and aren't too expensive. You can stretch those with vegetables and
mushrooms, whatever you like and is available for cheap, and it's a
good sized meal. Learn to make omelets. Easy.

Grew up on mostly proccesed frozen, and fast food.


Well, you have a whole new adventure, learning to make food and saving
money at the same time.

When I was hurting for money, I ate boxed mac n cheese. You can do so
much better.

Best of luck to you, ask questions and people will be happy to
answer. I hope you stick around.

nancy


Ramen can be quite nutritious with veggies and a couple eggs... I
reserved a few slices of roast boneless pork loin to julienne into a
ramen soup, with onion, garlic, carrot, celery, dried herbs, grated
ginger, toasted sesame seed oil, a corn starch slurry, and a couple
beaten eggs, even a small can of 'shrooms, cheap and fast... somtimes
I have bok choy and other veggies, even a couple tomatoes from my
garden. Many a time I've turned ramen into major gourmet. Ramen
supreme will be lunch tomorrow.
Tomorrow's ddinner will be skinless boneless chicken breasts made into
cutlets, with black bean rice pilaf... chicken was on sale at
$1.69/lb, got a 3 1/2 lb package. Only went into town to pick up the
mail and to buy some snow markers at the 99 store, so got the chicken
and five 2 liter bottles of cherry Coke for $5. The 99 store has the
exact same snow markers as Lowe's only 99 each instead of $2.99 each.
So my plow is attached to my tractor, the snow markers are all in,
I'm ready... let it snow.
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Old 10-11-2015, 09:03 AM posted to rec.food.cooking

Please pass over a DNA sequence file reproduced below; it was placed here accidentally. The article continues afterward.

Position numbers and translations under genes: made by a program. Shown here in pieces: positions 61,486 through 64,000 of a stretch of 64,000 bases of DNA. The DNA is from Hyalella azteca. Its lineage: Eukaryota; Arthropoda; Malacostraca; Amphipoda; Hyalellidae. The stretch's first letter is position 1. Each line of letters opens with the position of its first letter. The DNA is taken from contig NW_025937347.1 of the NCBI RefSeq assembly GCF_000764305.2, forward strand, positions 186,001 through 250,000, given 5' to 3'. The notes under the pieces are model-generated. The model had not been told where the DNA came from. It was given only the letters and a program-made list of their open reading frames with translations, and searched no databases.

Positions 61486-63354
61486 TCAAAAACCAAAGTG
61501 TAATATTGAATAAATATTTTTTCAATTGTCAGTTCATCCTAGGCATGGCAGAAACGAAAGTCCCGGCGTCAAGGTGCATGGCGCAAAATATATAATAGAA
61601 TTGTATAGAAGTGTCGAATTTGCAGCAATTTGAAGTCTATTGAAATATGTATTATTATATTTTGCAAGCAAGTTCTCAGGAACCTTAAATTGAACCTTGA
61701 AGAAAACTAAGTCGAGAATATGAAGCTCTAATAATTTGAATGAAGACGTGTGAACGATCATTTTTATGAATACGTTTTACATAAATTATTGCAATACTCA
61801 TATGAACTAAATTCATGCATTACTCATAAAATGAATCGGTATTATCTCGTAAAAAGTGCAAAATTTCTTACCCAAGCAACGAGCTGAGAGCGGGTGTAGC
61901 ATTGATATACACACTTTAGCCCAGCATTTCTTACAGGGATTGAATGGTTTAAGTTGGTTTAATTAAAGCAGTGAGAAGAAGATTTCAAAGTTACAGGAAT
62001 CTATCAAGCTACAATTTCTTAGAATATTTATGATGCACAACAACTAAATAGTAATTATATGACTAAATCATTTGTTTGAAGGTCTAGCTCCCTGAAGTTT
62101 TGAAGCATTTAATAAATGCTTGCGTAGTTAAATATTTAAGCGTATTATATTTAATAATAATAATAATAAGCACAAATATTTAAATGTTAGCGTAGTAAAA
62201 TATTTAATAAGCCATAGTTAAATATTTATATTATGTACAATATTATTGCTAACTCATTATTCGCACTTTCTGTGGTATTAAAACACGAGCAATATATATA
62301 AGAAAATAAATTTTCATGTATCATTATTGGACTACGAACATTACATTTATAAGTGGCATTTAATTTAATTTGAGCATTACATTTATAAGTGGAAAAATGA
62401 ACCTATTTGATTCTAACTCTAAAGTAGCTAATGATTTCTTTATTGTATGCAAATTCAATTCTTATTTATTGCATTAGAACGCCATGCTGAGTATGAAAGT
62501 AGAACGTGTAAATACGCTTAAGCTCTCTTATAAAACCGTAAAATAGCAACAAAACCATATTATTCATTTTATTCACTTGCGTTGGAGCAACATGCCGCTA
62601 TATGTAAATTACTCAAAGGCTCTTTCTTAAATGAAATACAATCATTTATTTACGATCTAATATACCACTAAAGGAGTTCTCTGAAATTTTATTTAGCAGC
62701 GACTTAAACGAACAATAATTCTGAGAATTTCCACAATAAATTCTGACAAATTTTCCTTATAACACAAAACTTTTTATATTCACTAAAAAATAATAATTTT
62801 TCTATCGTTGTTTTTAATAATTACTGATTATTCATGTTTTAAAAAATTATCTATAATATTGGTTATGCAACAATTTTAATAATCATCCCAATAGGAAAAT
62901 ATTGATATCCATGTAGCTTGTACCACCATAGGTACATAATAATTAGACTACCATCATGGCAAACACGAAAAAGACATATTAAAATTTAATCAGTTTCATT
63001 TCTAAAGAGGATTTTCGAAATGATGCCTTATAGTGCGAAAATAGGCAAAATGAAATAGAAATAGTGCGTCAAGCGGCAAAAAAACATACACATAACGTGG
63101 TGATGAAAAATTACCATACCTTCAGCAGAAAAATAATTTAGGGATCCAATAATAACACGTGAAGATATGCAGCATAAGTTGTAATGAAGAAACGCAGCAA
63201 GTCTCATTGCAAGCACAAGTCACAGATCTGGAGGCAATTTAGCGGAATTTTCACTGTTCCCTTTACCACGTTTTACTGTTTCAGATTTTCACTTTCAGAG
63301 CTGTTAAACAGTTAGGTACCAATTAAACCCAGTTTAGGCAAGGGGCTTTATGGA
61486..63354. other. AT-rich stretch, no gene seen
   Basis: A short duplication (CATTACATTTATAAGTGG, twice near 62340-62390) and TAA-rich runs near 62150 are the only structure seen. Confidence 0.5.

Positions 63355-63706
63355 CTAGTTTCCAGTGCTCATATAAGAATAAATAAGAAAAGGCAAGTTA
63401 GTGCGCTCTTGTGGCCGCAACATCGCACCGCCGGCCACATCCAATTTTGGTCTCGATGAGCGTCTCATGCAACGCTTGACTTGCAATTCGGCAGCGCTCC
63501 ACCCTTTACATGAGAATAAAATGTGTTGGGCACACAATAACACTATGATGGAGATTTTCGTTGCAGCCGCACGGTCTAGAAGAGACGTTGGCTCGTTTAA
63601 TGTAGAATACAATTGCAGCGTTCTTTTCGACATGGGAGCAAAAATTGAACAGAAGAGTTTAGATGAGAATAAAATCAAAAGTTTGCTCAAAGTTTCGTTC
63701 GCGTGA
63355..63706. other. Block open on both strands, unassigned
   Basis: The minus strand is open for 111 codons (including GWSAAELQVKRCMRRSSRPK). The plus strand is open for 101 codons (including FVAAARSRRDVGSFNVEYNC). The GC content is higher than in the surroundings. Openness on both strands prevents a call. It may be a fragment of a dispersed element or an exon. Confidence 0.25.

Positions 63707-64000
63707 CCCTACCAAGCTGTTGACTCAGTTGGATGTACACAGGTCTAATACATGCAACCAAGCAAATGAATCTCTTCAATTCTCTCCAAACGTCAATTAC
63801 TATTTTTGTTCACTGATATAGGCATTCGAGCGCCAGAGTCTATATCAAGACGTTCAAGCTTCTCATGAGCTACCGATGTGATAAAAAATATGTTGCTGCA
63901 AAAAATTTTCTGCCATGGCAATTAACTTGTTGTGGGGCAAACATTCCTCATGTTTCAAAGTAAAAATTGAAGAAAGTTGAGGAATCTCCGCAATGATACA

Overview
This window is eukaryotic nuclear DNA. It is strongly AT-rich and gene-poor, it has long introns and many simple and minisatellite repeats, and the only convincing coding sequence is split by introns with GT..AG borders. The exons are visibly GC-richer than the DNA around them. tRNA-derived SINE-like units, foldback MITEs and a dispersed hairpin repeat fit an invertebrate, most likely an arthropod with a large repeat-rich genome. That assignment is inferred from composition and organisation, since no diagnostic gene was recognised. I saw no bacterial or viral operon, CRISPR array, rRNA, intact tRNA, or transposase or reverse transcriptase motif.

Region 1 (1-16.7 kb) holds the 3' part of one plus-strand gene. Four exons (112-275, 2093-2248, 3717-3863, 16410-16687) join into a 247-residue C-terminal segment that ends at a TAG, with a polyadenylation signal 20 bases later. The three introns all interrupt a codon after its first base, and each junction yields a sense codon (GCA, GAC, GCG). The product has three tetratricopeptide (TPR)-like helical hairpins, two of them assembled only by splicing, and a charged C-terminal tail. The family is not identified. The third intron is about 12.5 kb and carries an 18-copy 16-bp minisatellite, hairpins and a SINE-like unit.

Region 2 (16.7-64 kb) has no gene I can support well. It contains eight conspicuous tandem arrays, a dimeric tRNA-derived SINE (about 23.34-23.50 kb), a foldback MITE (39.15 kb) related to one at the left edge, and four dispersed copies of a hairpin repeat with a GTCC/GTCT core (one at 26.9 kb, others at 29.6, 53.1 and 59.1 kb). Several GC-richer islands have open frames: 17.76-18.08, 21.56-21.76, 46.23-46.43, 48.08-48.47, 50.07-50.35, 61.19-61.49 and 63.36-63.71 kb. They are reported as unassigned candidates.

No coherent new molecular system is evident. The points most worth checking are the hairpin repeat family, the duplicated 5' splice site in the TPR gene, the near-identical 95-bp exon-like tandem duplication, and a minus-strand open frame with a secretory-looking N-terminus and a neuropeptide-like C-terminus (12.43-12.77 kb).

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Default Super cheap food


wrote in message
...
I just moved in with my bf thousands of miles away from my mothers house.
When I looked in his fridge I almost had a heart attack. All that was in it
were basic condiments, and two cartons of expired almond milk! His freezer
had two big bags of Birdseye(ugh) Thai stir fry, and some hamburger meat
(only like chicken, bacon, and occasionally ground beef in tacos). D:


That's it! No cheese, fresh veggies, eggs, or bacon. The only spice he has
is salt!!!!! I always had a fridge full of food, and cabinet of basic
spices. Even then I would sometimes feel like I had "nothing to eat". Man
how ungrateful I was.

Money is really tight. I'm unemployed, plus he just bought my ticket to
arrive. He had to fix his car and is a few hundred dollars

---

That's more than my husband had. He either had nothing at all or some
leftover pizza. He didn't even have much in the cabinets. There was one
cheap pot with no lid, a bent fork, butter knife, spoon, cereal bowl and a
plate. Also some ashtrays. Maybe a coffee cup. His mom bought these
things.

The cheapest foods do not involve meat. Use beans for your protein. If you
can buy in bulk, they may be cheaper. But you might want to factor in the
cost of cooking them so you might be better off getting canned. If you're
not brand loyal, store brands are often cheaper. If you have a Big Lots
nearby, you might find deals there. Canned tomato sauce is cheap and you
can usually find some sort of Italian seasonging blend for about $1 at the
drugstore. Make your own sauce and serve over pasta. Ramen is also cheap
and you can doctor it up a bit by adding cooked egg, a few vegetables, and a
small amount of meat. Bananas are about the cheapest food that there is.
But carrots, apples, onions and potatoes are usually cheap too. The type of
produce you can get for cheap depends on where you live though.

Other cheap proteins are nuts, cheese and eggs although the price of those
things seems to be increasing. However, you don't need to eat protein with
every meal and do look at the other foods you are eating. For instance,
wheat does contain a little protein. Rice can be cheap. If you have any
Asian stores or a good Asian section in your grocery store you can likely